Najeeb Kabob House
This authentic, unprepossessing spot located in a tiny strip in Warren is a find. Step inside and be greeted by an immaculate dining area, friendly staff and Arabic music wafting through the speakers. The menu’s prices can’t be beat, and the portions probably can’t be, either. Be warned: You’ll have a hard time not filling up on the fresh, delicious flatbread before your food arrives.
Dish to try: The flatbread, more of the flatbread and an Iraqi salad. Plus a chicken cream chop sandwich for $2.99.
Bucharest bills itself as a Romanian restaurant, but its menu offers a handful of Middle Eastern options, including a falafel wrap, stuffed grape leaves and a fattoush salad. Bucharest has three Detroit locations.
Dish to try: After eating what some say is the best chicken shawarma sandwich ever, try an order of the stuffed grape leaves, made with beef, not lamb.
If you’re looking for a hidden-gem experience, head to M&M. This Dearborn mom-and-pop spot is cash-only, closed on weekends and doesn’t even trouble itself with a website (though it hardly needs one, given the streams of effusive online reviews). It’s also easy to miss on Michigan Avenue; one online reviewer aptly described it as “dressed in urban camouflage.” But those who make the effort to find it will be glad they did. M&M is Lebanese-influenced; among its specialties is a delectable lemon chicken, and other menu items include grilled kafta and kabobs. And while its Mediterranean-spiced Maurice burger is a diner favorite, the menu offers vegan options, too. Don’t dawdle waiting for your bill. M&M runs on the honor system, so just tell the cashier what you ordered on your way out.
Dish to try: Super hard to pick … the Mediterranean-spiced Maurice burger or the lemon chicken, and be sure to add any of the homemade soups.
The menu at this bright, colorful restaurant in Farmington Hills is rooted in recipes passed down through the Ansara family, the restaurant’s proprietors whose earlier generations arrived in the United States from Lebanon in the mid-20th century. The house specialty is the lemon oregano chicken, marinated kabobs sautéed in an oregano reduction sauce. Try one of 2Booli’s inventive fish options, including a delicious blackened salmon pita and a grilled tilapia pita. The restaurant also offers several Italian dishes. A second location recently opened in Troy.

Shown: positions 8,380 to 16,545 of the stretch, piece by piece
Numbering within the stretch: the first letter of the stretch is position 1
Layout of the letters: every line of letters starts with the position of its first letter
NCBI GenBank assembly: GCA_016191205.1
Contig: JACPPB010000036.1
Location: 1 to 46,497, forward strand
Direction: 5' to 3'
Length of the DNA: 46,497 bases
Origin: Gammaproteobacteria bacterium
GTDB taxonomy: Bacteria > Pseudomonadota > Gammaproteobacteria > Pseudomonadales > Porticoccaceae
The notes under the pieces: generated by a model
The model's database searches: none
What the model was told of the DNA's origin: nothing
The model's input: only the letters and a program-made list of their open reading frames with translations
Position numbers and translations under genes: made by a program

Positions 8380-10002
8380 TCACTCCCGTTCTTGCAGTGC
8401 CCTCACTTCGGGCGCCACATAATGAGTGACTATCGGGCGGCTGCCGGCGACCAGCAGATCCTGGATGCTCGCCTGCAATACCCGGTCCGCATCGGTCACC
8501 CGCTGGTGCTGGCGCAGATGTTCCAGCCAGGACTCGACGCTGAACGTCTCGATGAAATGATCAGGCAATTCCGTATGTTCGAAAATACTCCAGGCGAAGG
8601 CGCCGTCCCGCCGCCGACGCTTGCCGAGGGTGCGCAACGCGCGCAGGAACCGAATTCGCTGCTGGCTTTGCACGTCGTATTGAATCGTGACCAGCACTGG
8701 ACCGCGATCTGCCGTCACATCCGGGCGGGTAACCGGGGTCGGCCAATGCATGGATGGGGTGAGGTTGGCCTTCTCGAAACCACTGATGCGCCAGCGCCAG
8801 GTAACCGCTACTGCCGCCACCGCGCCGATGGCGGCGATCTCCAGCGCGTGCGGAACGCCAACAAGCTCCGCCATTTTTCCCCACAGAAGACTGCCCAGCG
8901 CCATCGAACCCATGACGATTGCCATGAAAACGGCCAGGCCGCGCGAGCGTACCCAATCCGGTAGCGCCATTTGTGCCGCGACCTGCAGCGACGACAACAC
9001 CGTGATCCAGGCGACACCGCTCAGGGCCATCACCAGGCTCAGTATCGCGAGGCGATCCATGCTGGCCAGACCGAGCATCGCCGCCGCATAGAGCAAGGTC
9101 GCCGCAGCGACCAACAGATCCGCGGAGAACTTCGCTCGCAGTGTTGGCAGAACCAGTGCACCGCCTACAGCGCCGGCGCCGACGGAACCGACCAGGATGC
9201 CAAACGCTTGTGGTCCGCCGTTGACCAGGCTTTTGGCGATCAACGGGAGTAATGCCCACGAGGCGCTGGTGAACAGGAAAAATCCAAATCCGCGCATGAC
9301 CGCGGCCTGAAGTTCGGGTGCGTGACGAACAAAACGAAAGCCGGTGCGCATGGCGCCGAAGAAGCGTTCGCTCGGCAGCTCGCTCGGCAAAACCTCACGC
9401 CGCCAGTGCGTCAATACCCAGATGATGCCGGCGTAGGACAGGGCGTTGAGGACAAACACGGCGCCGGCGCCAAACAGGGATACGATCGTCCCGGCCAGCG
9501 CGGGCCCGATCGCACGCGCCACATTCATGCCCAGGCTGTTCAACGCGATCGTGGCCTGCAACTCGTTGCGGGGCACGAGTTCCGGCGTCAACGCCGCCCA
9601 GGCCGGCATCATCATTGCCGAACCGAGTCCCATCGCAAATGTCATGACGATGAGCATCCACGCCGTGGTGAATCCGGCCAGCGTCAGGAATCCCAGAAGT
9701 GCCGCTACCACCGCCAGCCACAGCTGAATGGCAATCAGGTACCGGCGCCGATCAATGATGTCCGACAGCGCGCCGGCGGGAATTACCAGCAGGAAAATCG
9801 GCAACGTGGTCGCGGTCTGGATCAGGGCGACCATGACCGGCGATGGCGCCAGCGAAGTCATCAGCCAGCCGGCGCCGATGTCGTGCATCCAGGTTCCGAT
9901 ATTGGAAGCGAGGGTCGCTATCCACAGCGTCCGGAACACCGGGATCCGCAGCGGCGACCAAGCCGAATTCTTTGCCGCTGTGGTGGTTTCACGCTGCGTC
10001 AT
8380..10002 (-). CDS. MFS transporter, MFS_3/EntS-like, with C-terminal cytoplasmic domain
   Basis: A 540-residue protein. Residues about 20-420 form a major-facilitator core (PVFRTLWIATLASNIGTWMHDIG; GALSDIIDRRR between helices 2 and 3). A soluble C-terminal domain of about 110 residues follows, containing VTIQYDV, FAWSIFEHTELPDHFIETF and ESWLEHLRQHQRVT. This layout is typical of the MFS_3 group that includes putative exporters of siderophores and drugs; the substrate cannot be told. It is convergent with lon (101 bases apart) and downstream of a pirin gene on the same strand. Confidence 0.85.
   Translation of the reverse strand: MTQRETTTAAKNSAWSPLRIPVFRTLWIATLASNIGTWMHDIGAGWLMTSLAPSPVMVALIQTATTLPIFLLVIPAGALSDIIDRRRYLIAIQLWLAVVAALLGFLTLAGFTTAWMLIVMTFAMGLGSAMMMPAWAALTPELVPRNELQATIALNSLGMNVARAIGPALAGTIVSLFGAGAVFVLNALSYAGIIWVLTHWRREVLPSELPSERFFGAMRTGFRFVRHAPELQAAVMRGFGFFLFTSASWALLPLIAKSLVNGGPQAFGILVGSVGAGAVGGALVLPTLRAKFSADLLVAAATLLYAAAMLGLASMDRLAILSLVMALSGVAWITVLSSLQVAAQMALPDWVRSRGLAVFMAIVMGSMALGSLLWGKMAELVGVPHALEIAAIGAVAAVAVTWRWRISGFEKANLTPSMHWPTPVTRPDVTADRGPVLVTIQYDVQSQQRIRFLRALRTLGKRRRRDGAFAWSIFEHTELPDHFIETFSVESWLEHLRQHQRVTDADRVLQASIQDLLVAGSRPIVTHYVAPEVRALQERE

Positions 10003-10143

Dish to try: Lemon oregano chicken, hands down.
CK Mediterranean Grille
CK Mediterranean Grille is a favorite of the downtown Detroit work crowd. Its extensive menu is about two-thirds vegetarian and almost entirely gluten-free; its garlic sauce and shawarma combo both have loyal followings. CK is a fast-casual restaurant, making it easy to grab a healthy entrée and go. But an outdoor patio, available in the warm-weather months, makes a leisurely meal a pleasurable option. (The downtown restaurant is closed on weekends. Check out other locations in Berkley and Southfield.)
Dish to try: A large order of the roasted red pepper hummus (see the recipe below)
La Saj in Sterling Heights is a good option for groups that need to please a variety of palates. The menu offers some Italian-inspired dishes and a variety of creative vegetarian options. But for those who want true Middle Eastern fare, La Saj won’t disappoint. The saj is a modern update of an old-time method of cooking: Food is placed on a metal dome, which is heated from below and maintains a cooking temperature of 500 degrees, searing food quickly. La Saj prides itself on its light, thin, seasoned bread, which is combined with various dishes. Among the specialties is saji kafta — skewers of ground beef, lamb, parsley and onion. Hummus can be ordered with toppings including chicken tips, fresh vegetables and ground beef.
Dish to try: Nothing beats food served on a stick, so sample the saji kafta (skewers of ground beef, lamb, parsley and onion). It comes with seasoned rice and saj-fried veggies.
Anita’s, a popular Lebanese restaurant in Ferndale, has drawn a loyal crowd since opening more than 30 years ago (the original Troy location is now closed). It manages to be a good option for both those looking for a nice evening out and those seeking a quick, casual meal. Anita’s offers outdoor seating and inviting décor; a distinctive wine menu, with many options coming from the Middle East; daily features such as lamb with green beans; an addictive eggplant salad and several creative pita pizzas (the Zaatar is topped with garlic, dried thyme, sumac, sesame seeds, labneh, goat cheese and kalamata olives).
Dish to try: Poke your fork into the eggplant salad — roasted eggplant, tomato, red onion, parsley, garlic, lemon and olive oil.